Click below to listen to Episode 73 – Finding God’s Purpose During Retirement

Finding God’s Purpose During Retirement

What is your calling following retirement?

Tune in with Bob as he discusses retirement and finding God’s purpose during this transitional time. What is God’s desire for your life during retirement and are you open to being called to a higher mission? Joining Bob is John Haanen, the founder and CEO of the “Denver Institute for Faith & Work”, an educational nonprofit that teaches and convenes leaders on theology, work, calling, and culture.

Retirement is more than simply ceasing to work a typical 9-5 job. Just because you decide to retire does not mean that your purpose in life is now over, but many people go into a deep depression and time of confusion following this decision. However, there’s actually so much more that you can do now! Bob and John discuss 5 points when it comes to retirement:

  1. The culture of retirement
  2. Sabbath rest after retiring
  3. Finding your calling during retirement
  4. Re-engaging work during retirement for a purpose – a Christian worldview
  5. Stewardship during retirement

GUESTS: Jeff Haanen
HOSTED BY: Bob Barber, CWS®, CKA®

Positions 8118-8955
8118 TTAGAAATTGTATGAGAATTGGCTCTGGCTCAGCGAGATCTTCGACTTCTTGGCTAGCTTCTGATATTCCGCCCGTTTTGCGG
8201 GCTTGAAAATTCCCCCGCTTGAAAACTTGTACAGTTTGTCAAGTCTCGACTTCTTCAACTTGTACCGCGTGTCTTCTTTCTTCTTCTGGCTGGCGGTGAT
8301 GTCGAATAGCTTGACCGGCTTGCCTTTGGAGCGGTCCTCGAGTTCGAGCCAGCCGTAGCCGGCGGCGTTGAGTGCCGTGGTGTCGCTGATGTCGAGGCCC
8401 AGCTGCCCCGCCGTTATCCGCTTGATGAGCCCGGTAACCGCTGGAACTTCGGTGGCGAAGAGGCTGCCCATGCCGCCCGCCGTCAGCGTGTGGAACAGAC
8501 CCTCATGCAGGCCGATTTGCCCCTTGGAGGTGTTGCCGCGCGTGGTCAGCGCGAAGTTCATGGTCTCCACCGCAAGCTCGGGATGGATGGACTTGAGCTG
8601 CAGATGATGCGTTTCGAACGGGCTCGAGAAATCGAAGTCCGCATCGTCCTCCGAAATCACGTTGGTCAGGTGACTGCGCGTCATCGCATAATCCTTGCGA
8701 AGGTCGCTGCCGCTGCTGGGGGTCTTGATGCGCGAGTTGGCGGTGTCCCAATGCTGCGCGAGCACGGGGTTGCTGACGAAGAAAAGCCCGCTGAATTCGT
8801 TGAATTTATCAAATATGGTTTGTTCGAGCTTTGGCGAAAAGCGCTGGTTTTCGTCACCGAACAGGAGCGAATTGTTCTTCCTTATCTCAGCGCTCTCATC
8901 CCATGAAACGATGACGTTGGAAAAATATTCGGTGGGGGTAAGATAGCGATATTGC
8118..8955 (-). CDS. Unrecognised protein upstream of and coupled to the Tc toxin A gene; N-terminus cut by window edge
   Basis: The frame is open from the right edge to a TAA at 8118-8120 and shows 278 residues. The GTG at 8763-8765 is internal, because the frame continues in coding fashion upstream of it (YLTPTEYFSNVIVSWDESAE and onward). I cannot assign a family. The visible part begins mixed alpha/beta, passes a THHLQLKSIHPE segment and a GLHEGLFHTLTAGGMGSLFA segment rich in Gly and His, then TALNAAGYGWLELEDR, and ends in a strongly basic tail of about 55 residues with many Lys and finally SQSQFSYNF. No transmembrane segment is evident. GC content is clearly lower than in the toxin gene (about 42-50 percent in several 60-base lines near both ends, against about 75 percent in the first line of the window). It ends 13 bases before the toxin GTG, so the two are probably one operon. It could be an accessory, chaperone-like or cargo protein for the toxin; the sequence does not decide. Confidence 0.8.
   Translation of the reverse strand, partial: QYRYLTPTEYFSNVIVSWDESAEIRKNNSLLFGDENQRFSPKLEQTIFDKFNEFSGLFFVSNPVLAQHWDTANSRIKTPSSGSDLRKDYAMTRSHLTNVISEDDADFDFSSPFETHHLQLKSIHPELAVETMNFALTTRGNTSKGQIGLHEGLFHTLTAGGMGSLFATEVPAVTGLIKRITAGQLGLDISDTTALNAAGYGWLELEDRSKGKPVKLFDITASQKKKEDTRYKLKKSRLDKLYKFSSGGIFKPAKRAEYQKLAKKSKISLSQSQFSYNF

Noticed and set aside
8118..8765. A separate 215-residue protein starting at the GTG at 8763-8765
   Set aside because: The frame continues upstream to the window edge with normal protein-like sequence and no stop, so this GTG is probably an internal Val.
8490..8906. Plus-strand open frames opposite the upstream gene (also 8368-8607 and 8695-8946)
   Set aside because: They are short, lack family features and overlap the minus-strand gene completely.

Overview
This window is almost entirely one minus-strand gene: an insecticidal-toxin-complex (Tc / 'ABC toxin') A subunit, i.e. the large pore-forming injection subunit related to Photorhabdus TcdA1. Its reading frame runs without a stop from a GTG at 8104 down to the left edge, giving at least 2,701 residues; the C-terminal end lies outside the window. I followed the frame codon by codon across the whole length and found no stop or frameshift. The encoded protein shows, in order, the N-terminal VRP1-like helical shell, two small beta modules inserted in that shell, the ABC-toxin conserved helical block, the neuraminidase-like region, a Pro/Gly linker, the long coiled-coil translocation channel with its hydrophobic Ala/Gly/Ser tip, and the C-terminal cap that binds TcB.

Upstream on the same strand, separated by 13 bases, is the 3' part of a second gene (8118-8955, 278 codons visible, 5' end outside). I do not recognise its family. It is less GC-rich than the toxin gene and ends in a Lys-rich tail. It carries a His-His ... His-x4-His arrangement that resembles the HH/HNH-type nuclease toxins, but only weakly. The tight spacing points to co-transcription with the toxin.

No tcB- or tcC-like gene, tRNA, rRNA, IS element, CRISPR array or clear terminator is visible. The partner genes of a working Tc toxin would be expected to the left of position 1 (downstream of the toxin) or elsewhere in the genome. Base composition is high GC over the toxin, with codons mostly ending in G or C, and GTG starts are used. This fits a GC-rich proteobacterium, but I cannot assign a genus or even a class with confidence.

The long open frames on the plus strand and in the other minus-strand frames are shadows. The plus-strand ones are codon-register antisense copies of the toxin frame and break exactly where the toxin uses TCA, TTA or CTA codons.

Mentioned In This Episode

Christian Financial Advisors
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Bob Barber, CWS®, CKA®
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Jeff Haanen
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An Uncommon Guide to Retirement
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Denver Institute for Faith and Work
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5280 Fellowship
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EPISODE TRANSCRIPT

[INTRODUCTION]

Welcome to “Christian Financial Perspectives”, where you’re invited to gain insight, wisdom and knowledge about how Christians integrate their faith, life and finances with a Biblical Worldview. Here’s your host Christian Investment Advisor, Financial Planner, and Coach Bob Barber.

[EPISODE]

Bob: